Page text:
The euro soared close to its all-time high against the dollar in London on Friday on the last day of a year in which it gained 8.5 percent on a steadily weakening greenback.
The euro in afternoon trading was at US$1.3635 against US$1.3634 in New York late on Thursday. The single European currency at one point shot up to US$1.3661, just shy of the record US$1.3666 set on Thursday. The dollar was meanwhile at ¥102.53 after ¥103.4 on Thursday.
The euro is now 8.5 percent stronger against the dollar than it was a year ago and by most accounts it could climb still higher in the new year.
The trend has alarmed some European political leaders who fear that an appreciating euro will reduce the competitiveness of eurozone exports and threaten what is already a fragile recovery in the 12-nation zone.
Many analysts suspect that the Bush administration, despite its stated preference for a strong dollar, is in fact not unhappy with the dollar's slide, seeing it at as a means to boost US exports and thereby shrink the country's massive current account deficit.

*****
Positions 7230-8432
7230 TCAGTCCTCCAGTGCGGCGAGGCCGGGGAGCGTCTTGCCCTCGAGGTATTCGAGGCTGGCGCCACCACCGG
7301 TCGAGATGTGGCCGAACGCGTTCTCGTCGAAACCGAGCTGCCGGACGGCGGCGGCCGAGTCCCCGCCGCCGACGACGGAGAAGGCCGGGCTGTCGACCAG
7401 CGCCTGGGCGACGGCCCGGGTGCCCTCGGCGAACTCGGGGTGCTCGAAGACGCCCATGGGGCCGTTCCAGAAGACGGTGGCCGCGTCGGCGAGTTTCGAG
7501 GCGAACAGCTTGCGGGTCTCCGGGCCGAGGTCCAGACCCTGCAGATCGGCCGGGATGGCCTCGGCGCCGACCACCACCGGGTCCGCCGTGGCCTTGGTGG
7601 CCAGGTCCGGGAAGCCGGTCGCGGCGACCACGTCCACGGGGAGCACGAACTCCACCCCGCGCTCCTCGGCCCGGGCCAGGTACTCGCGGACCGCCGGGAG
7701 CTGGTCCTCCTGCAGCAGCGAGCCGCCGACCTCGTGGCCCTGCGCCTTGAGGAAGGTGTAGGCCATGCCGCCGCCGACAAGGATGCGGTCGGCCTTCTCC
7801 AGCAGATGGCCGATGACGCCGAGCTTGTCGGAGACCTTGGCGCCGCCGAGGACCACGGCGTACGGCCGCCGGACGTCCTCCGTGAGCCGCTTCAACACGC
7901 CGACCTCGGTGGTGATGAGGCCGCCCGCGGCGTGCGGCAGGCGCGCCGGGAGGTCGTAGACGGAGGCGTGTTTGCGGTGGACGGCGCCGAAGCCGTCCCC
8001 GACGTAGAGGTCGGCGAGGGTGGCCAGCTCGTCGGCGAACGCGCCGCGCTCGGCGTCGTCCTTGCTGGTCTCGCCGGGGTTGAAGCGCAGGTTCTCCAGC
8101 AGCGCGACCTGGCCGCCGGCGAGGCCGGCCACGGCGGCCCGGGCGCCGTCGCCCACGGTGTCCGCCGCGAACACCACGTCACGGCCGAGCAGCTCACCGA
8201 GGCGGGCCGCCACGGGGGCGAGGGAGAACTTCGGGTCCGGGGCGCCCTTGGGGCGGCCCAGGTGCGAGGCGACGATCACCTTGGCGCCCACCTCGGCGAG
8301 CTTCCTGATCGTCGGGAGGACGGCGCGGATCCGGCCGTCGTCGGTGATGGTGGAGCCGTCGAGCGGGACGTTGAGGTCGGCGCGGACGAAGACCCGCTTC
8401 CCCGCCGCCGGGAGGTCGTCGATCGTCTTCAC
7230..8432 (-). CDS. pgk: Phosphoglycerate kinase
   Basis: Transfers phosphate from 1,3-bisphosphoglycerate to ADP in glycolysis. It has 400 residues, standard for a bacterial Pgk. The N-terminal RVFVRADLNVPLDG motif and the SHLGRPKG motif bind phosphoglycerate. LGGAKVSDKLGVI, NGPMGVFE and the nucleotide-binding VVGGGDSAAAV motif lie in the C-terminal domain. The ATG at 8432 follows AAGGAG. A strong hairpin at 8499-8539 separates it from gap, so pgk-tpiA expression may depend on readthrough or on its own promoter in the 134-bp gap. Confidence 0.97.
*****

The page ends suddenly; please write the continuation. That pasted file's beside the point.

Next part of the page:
The dollar could nonetheless see a degree of consolidation in the New Year after recent sharp movements. The euro has risen three percent against the greenback since Dec. 15.
But Neil Mellor of the Bank of New York said most traders were likely to be happy with the euro trading around the US$1.36 level, with the dollar broadly poised to continue its downward trend.
"All roads point south for the dollar," he said.
The yen is also likely to to edge ever higher against the US currency, although the possibility of intervention by the Bank of Japan to weaken the dollar will mean it will trade within a tighter range than the euro-dollar rate.
The euro was changing hands at US$1.3635 against US$1.3634 late on Thursday in New York, ¥139.74 (¥140.53), £0.7068 (£0.7078) and 1.5437 Swiss francs (SF1.5434). The dollar was at ¥102.53 (¥103.04) and SF1.1321 (SF1.1314).
The pound stood at US$1.9296 (US$1.9254), ¥197.82 (¥198.47) and SF2.1846 (SF2.1780).